SAULT STE. MARIE, Mich. – Jim Northrup, an Anishinaabe poet, performer, newspaper columnist and novelist who is nationally known for his “candor and wry humor,” will be visiting Lake Superior State University on Feb. 3 to present a public reading and master class.
The public is welcome during a reading and reception to be held from 7-9 p.m. at the Crow’s Nest in the LSSU Walker Cisler Center. The event will feature light hors d’oeuvres. Earlier in the day, Northrup will conduct a special master class at 2 p.m., also in the Crow’s Nest. The class is free and open to all aspiring writers. Registration is recommended via email to email@example.com.
A U.S. Marine veteran who writes candidly about his experiences in Vietnam, Northrup is recognized as “one of the premier literary voices of the American Indian and the Midwest writers' communities.” He is from the Fond du Lac Indian Reservation in northern Minnesota, where he and his family live the traditional life of the Anishinaabe. He is the author of the autobiographical books Walking the Rez Road, which was awarded a Minnesota Book Award and a Northeast Minnesota Book Award, along with Rez Road Follies: Canoes, Casinos, Computers, and Birch Bark Baskets, and Rez Salute, and the soon-to-e-released Dirty Copper. He has also written two books of poetry: Three more: poems and Days of Obsidian, Days of Grace.
Northrup's regular newspaper column, the “Fond du Lac Follies,” is syndicated through several Native American papers, including The Circle, The Native American Press and News from Indian Country, and he has won many awards for it, including the Native American Journalists Association award for Best Column.
Northrup has been a roster artist for the COMPAS Writer in the Schools Program, a mentor in the Loft Inroads Program, a judge for the Lake Superior Contemporary Writers Series and The Jerome Fellowship, and a member of the Minnesota State Arts Board Prose Panel. He also has given radio commentaries on the Superior Radio Network, National Public Radio, and BBC-Scotland. He recently received the 2012 George Morrison Artist Award to recognize his significant contributions to the arts.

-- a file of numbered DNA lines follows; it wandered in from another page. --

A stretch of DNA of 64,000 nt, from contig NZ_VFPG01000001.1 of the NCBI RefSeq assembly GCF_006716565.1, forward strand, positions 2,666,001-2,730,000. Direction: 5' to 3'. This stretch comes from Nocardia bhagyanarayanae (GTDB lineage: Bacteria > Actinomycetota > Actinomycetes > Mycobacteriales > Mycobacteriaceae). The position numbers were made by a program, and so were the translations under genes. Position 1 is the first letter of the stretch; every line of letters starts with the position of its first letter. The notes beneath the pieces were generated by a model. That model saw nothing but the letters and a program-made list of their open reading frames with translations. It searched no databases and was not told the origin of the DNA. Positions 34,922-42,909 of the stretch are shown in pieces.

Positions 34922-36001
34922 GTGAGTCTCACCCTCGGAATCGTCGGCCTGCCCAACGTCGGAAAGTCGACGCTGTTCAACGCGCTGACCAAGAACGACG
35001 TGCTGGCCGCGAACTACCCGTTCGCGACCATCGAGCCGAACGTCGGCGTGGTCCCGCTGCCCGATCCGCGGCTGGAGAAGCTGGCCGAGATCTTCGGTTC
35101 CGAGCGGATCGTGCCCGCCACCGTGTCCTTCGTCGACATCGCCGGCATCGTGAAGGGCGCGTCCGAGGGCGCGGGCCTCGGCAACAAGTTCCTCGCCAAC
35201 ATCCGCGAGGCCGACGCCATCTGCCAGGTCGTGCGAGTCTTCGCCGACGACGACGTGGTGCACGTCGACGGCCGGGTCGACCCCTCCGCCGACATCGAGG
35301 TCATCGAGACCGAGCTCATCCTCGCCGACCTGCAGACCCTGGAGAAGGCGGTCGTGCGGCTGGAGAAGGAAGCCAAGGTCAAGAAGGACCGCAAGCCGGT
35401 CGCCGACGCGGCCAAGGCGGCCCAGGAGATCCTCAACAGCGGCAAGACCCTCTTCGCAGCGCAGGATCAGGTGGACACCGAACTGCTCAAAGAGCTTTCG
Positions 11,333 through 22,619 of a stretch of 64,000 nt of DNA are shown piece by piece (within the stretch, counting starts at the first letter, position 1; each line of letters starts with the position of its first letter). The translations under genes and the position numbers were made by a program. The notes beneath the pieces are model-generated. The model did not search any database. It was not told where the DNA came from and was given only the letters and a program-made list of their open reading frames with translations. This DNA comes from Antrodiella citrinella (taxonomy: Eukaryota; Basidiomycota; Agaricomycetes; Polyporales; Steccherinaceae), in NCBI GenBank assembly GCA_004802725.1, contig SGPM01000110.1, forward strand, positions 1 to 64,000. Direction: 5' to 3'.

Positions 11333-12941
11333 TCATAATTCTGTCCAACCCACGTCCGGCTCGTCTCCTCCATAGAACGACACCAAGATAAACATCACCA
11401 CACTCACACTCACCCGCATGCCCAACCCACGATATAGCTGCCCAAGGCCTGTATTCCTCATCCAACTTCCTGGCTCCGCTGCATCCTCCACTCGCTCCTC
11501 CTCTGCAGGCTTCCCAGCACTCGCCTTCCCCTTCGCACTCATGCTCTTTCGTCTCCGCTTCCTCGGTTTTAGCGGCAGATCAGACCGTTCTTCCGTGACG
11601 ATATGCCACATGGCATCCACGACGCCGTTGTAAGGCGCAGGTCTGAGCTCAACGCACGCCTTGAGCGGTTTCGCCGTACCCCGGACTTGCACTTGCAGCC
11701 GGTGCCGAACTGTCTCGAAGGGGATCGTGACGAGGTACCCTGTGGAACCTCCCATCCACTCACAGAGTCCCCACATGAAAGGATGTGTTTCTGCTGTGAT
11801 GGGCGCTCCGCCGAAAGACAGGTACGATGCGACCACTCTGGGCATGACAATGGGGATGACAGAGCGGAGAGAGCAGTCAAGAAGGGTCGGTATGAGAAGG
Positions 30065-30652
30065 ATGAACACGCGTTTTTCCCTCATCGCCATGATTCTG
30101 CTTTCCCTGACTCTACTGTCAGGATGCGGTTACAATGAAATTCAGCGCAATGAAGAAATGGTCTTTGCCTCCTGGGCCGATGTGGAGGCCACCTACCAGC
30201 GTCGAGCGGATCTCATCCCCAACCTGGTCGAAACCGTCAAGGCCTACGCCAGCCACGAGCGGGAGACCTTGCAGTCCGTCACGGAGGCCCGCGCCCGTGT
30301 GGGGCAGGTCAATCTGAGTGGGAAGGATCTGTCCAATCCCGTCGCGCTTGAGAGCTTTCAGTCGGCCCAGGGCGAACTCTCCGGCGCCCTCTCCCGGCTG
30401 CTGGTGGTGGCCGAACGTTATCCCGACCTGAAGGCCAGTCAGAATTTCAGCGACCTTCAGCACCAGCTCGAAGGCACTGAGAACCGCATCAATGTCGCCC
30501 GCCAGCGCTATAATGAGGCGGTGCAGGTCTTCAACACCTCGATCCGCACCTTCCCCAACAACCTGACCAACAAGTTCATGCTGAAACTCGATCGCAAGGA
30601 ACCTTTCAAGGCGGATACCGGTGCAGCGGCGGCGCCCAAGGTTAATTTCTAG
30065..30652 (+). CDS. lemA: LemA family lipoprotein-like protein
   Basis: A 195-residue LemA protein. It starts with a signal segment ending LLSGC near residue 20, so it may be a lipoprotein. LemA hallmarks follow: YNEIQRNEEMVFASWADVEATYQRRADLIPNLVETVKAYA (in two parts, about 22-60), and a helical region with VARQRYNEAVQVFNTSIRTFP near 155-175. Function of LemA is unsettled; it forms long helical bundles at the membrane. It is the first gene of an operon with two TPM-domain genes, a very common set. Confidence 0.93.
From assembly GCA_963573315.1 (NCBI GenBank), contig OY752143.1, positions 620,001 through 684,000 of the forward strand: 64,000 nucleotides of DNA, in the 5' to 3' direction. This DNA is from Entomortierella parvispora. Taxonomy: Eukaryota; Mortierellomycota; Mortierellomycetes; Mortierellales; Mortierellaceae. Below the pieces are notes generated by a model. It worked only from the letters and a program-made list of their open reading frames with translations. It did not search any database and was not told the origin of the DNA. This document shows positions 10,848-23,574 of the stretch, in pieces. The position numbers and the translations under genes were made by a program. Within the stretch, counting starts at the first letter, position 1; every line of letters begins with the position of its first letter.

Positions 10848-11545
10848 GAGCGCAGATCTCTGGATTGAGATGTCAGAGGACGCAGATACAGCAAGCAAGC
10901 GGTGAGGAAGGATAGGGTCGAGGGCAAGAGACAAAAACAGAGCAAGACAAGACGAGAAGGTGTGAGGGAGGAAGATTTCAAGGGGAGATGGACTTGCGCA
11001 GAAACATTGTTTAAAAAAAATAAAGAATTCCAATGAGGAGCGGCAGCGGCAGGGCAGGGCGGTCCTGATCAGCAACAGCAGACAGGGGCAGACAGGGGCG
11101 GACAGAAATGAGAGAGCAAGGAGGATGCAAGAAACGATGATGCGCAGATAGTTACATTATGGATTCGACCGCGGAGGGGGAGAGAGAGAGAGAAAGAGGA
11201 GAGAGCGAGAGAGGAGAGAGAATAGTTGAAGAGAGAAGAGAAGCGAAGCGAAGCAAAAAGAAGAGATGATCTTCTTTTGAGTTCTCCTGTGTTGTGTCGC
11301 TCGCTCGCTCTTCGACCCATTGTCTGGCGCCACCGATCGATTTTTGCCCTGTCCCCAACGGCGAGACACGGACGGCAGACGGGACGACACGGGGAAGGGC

This reading/reception and special master class are part of the “Continuing a Literary Dialogue in the Eastern Upper Peninsula” initiative at LSSU that has been made possible in part by a grant from the Michigan Humanities Council, an affiliate of the National Endowment for the Humanities. These events are organized and sponsored by the LSSU Visiting Writer Series.
The LSSU Department of English created the series to bring highly acclaimed literary authors and poets to the campus to raise awareness of LSSU’s expanding creative writing program and bring together the community and college in a shared literary experience. Attendees will have the opportunity to hear writers read their work, answer questions about their writing process, and sign books.
LSSU offers both an undergraduate major and minor concentration in creative writing. An intimate program with enthusiastic faculty, the creative writing program at LSSU encourages innovation and experimentation as students develop their voices. Students complete coursework in prose, poetry, and performance writing, and are given opportunities to get publishing experience before graduation. Learn more here. -LSSU-
CONTACT: Tom Pink, 906-635-2315, firstname.lastname@example.org; John Shibley, 635-2314, email@example.com; Prof. Janice Repka, 635-2448, firstname.lastname@example.org